Shen: Just to give you an idea of how long this has been going on, how expensive it is for them to wage this battle in court against each other over such a long period of time. It's really big numbers.

Lewis: Yeah and I think some of this is just the maturation of people getting used to having this functionality on their phones and different devices. And so like if a feature's been around for so many years, at what point do you say like this is something that people are used to being able to do on their phones?

Yeah, there's definitely that element of it. So but I do think that both companies are tiring of it a little bit and maybe their mom called up and said, "You guys need to play nice so that I'll feed you guys over the holidays or something." But there's still some elements of this that need to pass through. So basically Samsung said once they received notice of invoice from Apple, they will pay it within 10 days.

Samsung is of course requesting a Supreme Court review of the case so there is an appeal in there, but they are willing to pay the fine right now. And there is a clause written into this payment that Samsung would be refunded the money should the U.S. Patent and Trade office find that the patent should not have been issued in the first place. Which is something that has come up a couple times with some of these patents.

Shen: Yeah I've heard that the USPTO has some like internal investigations right now where they're evaluating where some of those early patents that they awarded to Apple might not, should not have been awarded in the first place. So this is kind of over.

Lewis: Yeah. There will probably be a follow-up at some point but I think more than anything else, this is just kind of more like the fascinating side of tech that you don't really hear about much. There's some really interesting stuff written about the patent process and kind of arming yourself with patents.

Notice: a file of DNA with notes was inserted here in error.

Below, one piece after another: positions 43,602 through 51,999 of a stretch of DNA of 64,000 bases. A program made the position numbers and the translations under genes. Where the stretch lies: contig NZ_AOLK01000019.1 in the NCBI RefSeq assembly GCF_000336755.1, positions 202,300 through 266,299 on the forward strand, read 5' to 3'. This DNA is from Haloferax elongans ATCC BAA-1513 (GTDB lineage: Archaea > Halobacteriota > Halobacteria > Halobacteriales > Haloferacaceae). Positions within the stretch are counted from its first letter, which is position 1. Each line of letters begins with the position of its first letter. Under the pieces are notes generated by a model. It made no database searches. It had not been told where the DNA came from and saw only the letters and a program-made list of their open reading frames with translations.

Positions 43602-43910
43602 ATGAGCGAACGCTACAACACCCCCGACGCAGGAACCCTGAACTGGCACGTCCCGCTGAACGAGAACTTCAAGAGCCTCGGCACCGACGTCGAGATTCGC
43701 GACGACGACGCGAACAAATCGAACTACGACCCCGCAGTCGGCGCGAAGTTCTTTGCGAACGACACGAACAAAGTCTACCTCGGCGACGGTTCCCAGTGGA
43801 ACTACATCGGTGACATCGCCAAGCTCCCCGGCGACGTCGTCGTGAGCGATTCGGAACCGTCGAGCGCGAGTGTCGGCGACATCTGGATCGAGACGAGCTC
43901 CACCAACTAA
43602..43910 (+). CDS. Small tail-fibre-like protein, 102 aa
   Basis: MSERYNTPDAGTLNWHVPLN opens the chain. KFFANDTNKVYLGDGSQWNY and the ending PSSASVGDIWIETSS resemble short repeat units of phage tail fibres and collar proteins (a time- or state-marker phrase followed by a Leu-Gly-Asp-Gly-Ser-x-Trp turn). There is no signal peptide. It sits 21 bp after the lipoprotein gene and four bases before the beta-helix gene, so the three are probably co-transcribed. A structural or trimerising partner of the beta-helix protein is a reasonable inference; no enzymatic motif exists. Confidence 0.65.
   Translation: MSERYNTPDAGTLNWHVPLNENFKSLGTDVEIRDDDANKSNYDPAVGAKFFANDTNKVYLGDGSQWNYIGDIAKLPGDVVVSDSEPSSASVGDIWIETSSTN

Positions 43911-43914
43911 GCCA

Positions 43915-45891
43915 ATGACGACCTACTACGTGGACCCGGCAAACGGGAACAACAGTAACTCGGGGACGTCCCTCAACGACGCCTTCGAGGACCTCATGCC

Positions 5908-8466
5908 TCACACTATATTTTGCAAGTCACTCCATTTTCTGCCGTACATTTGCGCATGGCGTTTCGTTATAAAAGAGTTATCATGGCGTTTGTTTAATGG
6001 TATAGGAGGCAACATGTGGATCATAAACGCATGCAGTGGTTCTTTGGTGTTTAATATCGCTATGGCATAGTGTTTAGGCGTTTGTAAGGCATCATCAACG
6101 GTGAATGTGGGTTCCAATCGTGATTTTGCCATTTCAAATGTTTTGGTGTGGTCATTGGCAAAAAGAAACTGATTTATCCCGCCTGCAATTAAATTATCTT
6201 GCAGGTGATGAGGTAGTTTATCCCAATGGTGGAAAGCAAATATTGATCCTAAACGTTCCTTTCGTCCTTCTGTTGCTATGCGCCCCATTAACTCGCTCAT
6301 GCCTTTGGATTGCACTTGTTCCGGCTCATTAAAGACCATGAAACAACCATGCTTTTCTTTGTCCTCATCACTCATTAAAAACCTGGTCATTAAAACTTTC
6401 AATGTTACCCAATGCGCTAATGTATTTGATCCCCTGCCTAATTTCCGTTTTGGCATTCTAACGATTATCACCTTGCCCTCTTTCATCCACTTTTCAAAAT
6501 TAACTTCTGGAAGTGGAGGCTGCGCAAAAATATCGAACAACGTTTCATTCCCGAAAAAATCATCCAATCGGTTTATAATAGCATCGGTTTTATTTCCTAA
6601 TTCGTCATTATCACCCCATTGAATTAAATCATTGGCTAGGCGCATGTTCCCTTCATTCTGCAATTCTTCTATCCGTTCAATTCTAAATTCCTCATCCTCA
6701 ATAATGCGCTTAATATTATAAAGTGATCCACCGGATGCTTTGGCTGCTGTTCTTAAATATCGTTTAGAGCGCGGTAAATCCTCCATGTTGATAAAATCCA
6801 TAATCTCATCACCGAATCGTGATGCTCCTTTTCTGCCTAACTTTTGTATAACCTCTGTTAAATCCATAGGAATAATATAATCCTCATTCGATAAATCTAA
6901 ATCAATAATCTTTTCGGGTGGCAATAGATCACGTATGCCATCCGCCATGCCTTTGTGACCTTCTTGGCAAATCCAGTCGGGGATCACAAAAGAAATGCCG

And I kind of urge our listeners to check that out if this is something you're interested in. They get into the process that some of these big tech companies use just because they have these huge legal resources. And some of it is just resubmitting and resubmitting and resubmitting it. It's like this war of attrition kind of against the U.S. Patent Office. And so that's where you start to see these, "should these patents have been issued to begin with" type things.

But really fascinating stuff. I'm hoping that the two companies can just kind of let it go at this point and play nice.

Shen: That $550 million settlement -- I'm not saying it's a small amount of money by any means. To these companies though overall it is pretty much a drop in the bucket. But I think about it, I remember when these, when this legal battle first kicked off back in 2010, 2011, at the time when the Android-Apple war was raging full on, I felt like this was almost like a symbolic perception of which company is leading the charge in terms of developments of smartphones. Like Apple basically claiming, "We started it all. Samsung's just copying us with their devices." But honestly at this point, 5 years later there's a lot of good phones out there. I just don't think people care that much anymore.